The first pole of light against the dirty glass. The sky like something being turned on. He lets the slightest twist of a smile emerge. He is going to do everything. Be there for her. Be there for him. Be everywhere for them. Not her first child, but his. Theirs. Everything is changing. The room is ready. The apartment swept. No balloons: helium shortage, the dollar stores told him. That’s all right. He’ll understand. Especially when he sees the Spiderman outfits they’ve got for him.
The boy dribbles the ball off his shoe and it flops into the street’s right lane. She squeezes harder. They had held him behind their bars for what seemed like forever, but now he is out. She is his mountaintop. His angel. His love. She is not pretty, because prettiness is the first thing that life hacks away at. No, she is not pretty. But she is not ugly either. She is beautiful. She's the most beautiful thing in the world. She, too, has been through her own version of hell: the list of men who’d violated her, who’d taught her she was nothing, worse than nothing, who’d treated her like a piñata, then had left when only babies came out. She bore it all like the queen that she was.
You'd never know it by looking at her - unless you knew where to look. He knew where to look. Her pain sags in the bottom of her eyes. Eyes that now look at him, asking him a million questions. Questions he is ready to answer. Eyes that trust him, eyes that implore him, eyes that crawl all over him like the hands of a masseuse and make the hollow in his stomach feel a mile long. He looks at her, and, for a second, the world stops: the only movement is his heart beating to the rhythm of the bouncing basketball. Her eyes ask him, Are you ready? Yes. Yes. Yes. Yes! he wants to scream it. He takes her hand. He is different than the others. She can count on him. He's gonna take care of her. He loves her. He loves her. And she loves him, and he feels something like happiness wash over him as another gust of wind sweeps down the street.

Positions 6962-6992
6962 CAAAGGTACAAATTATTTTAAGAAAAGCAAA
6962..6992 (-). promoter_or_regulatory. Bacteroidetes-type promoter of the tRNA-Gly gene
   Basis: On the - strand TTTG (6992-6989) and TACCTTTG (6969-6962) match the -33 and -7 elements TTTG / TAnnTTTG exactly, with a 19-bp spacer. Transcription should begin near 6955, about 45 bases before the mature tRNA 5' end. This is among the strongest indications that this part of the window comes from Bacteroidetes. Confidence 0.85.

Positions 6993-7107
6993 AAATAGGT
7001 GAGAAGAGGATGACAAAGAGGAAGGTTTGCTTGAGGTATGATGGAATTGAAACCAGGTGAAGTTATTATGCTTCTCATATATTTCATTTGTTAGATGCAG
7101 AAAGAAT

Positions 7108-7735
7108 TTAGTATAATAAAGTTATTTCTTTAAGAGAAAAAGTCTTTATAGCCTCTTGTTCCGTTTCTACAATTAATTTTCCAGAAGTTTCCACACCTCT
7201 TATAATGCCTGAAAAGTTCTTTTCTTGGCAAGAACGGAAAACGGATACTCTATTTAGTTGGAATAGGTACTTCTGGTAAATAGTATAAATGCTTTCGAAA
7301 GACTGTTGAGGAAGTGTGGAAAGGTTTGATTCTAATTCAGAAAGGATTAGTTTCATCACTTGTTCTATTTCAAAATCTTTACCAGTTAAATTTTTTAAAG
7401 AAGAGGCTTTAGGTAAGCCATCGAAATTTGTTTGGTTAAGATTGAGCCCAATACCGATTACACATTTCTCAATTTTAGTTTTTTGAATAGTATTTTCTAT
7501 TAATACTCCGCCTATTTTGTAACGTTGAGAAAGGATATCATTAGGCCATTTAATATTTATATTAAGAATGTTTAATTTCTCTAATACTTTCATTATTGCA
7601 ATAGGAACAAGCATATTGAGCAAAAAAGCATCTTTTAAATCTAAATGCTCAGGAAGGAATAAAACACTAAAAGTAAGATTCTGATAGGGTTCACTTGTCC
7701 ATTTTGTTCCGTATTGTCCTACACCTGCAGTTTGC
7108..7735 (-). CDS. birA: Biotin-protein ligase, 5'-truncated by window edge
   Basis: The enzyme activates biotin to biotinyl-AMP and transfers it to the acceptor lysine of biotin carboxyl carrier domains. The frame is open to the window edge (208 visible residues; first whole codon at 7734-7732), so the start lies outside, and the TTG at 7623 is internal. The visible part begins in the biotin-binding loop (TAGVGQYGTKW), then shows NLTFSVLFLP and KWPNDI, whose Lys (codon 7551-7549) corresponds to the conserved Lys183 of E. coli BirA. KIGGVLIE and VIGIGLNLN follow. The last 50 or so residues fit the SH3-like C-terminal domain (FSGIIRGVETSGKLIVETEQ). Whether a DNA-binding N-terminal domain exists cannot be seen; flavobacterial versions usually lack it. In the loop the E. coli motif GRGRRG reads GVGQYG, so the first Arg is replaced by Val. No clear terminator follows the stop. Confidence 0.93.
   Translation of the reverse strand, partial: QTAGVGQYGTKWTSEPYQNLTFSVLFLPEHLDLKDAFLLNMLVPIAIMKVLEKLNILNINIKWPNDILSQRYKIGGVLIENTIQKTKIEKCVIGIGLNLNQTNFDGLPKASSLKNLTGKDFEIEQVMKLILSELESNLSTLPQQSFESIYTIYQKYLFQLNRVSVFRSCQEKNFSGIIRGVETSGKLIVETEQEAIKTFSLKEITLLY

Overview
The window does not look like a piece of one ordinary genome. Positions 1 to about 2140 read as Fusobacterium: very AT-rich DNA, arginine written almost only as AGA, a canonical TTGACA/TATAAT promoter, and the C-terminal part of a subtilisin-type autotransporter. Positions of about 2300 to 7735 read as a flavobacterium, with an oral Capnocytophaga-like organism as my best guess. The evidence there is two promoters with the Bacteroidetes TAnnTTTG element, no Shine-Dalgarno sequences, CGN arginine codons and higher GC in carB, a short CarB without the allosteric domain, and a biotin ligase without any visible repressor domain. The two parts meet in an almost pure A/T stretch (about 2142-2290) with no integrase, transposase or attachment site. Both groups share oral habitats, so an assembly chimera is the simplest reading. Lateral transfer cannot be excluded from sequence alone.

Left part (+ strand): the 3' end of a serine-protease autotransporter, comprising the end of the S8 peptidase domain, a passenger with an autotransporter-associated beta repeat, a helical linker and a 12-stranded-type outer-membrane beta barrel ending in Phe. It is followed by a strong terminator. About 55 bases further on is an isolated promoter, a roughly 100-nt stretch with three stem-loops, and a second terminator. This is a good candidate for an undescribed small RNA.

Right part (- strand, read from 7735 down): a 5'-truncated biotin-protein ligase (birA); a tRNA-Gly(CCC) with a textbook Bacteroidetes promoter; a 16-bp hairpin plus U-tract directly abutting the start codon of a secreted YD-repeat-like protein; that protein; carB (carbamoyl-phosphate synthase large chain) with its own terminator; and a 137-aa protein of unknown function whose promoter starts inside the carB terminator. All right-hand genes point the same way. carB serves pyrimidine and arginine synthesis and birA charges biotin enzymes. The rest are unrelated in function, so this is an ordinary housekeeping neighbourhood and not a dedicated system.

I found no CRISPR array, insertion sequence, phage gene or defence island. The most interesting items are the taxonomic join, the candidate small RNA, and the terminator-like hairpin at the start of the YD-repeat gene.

Look at her. Look! Have you ever seen something so beautiful? The mother of his baby. Everything is changing. The block: his jurisdiction. Nobody makes it out. Well, he's gonna make it out. He’s gonna see the world. He’s gonna show her the world. His son is gonna rule the world.
Two dusty circles of light to his left. He doesn’t even have to turn his head to look. A stirring about him. The lights grow bigger and bigger and bigger until he looks up and they are the size of his head, and it is big and white and ugly and the same heavily made-up lawyer and her phone number on the side panel stare him in the face. It is here. The bus groans and sighs and its doors open and nobody gets off and they all get on. They pave a way for her and she sits, and he stands above her. The hospital, his life, twelve stops away.
//Mark Jay is a co-founder of The Periphery.